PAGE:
A study indicates that the Earth hides the remains of another planet inside it Sciences

The scientific community faces an enormous mystery. Deep in the Earth’s mantle, about 2,900 kilometers underground, two giant masses protrude beneath West Africa and the Pacific Ocean. They are layers of rock with amazing behaviour. When an earthquake occurs, seismic waves slow down as they pass through this mysterious material, indicating that its composition is denser than the rest of the Earth’s mantle. On Wednesday, an international team of researchers published a wonderful hypothesis: These masses, which cover thousands of kilometers, are the remains of another planet, embedded in the Earth after it collided with it. 4.5 billion years ago.

Chinese geologist Qian Yuan He admitted it was “Crazy idea” When he submitted it two years ago In a virtual conference. Now his team has developed and published it In the magazine nature, a showcase of the best science in the world. It’s not a crazy idea anymore. “With the new evidence, I would say this is very likely,” Yuan explains to El País. The authors mention this Half a century ago The theory that the Moon was formed by the products of the Earth’s collision with another young celestial body the size of Mars has gained strength. In this scenario, the embryonic planet, called Theia or Theia, collided with the early Earth. Computer simulations by Qian Yuan and his colleagues suggest that part of the molten mantle penetrated the original Earth’s mantle and solidified, then sank and formed large-scale anomalous seismic zones that are now of interest to scientists. In Greek mythology, the goddess Thea was the mother of Selene, the personification of the moon.

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The authors point out that 8% of the Earth’s mantle is composed of iron oxides, compared to the estimated 10% for the Moon. The team estimates that the tea mantle was also richer in iron, which explains why it sank as deep as the edge of the Earth’s core. Geophysicist Edward GarneroHe was from Arizona State University (USA), one of the scientists who received the “crazy idea” with interest two years ago. “I think it’s totally doable, until someone shows me it’s not,” he declared at the time. To the magazine Sciences. Now Garnero himself signs the new study with Qian Yuanfrom the California Institute of Technology.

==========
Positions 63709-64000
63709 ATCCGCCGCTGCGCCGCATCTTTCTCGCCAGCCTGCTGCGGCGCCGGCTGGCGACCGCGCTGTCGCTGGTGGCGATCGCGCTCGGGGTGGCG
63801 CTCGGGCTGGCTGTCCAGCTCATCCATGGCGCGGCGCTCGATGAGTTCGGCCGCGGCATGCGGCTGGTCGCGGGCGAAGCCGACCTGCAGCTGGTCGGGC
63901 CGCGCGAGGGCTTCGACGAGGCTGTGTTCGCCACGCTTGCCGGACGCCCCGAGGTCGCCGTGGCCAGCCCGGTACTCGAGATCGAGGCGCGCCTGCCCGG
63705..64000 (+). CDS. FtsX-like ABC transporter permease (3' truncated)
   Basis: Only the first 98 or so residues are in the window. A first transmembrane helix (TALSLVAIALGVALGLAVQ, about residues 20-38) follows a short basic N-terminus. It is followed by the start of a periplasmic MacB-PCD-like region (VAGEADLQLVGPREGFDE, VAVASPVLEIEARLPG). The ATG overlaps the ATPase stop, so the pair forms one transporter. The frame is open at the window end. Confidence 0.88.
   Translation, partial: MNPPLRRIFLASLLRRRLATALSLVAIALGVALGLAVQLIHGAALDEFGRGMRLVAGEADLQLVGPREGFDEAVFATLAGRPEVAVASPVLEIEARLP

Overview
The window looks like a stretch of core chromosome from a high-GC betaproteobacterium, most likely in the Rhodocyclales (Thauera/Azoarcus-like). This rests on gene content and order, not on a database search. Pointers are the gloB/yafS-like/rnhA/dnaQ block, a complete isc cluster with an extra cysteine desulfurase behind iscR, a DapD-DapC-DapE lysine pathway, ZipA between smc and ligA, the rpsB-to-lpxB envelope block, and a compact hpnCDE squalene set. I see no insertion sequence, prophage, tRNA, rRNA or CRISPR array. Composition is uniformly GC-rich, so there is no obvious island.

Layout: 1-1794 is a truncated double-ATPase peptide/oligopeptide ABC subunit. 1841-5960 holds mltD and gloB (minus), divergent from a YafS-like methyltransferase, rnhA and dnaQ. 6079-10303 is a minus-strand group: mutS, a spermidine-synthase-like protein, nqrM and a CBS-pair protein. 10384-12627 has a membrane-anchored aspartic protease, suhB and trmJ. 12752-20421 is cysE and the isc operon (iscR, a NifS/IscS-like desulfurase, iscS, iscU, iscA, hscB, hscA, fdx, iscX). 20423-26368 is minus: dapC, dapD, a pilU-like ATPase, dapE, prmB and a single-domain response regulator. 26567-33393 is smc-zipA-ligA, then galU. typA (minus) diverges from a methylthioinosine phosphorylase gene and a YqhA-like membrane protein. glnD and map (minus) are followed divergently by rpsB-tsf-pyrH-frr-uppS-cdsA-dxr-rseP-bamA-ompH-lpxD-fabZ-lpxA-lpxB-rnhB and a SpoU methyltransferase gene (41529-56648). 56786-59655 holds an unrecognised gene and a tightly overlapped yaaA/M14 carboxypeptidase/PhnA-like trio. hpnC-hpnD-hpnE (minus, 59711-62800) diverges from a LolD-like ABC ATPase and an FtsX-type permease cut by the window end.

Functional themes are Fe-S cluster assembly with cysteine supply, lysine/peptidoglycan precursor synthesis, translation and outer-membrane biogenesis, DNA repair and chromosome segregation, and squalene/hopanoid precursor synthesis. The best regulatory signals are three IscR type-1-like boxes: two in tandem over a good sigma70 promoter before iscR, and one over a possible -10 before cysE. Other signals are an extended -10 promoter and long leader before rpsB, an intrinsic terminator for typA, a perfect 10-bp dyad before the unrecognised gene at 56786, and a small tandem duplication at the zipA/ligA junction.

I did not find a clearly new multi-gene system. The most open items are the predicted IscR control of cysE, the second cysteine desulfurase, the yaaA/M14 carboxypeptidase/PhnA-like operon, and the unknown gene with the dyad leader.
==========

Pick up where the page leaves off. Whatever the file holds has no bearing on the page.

The researchers estimate that a significant amount of the mantle, equivalent to 2% of Earth’s mass, was embedded in the Earth’s mantle. Among the signatories is also the Chinese professor Hong Bing Ding, from the Shanghai Astronomical Observatory. “Our findings challenge the traditional idea that a large impact caused the homogenization of the early Earth,” Deng said in a statement. “The large impact that formed the Moon appears to be the origin of early mantle heterogeneity and represented the starting point of Earth’s geological evolution over 4.5 billion years,” Deng explains.

The authors defend that these mysterious anomalous seismic zones in the Earth’s mantle are a simple “natural consequence” of the collision that gave rise to the Moon, but they also mention other hypotheses that they consider unlikely, such as Solidification of magma Or the accumulation of subducted oceanic crust in subduction zones.

Earthquake scientist Jenny Jenkins He explained a few years ago In the magazine Sciences That tea residue could just be a grave in a planetary cemetery. Scientists have found More dense material bags Deep in the mantle, there may be remnants of other small planets that collided with early Earth, according to Jenkins, of Durham University (UK). Geologist Qian Yuan agrees. “It’s possible, but it’s also possible that these things come from a combination of ground cover and tea pith,” he says.

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Yuan’s team asserts that this heterogeneity in the Earth’s mantle could come to the surface in events such as those that formed volcanic islands in Iceland and Hawaii. And in the nearby black basalt rocks in these places, there could be chemical evidence of the major impact that led to the appearance of the Moon 4.5 billion years ago.

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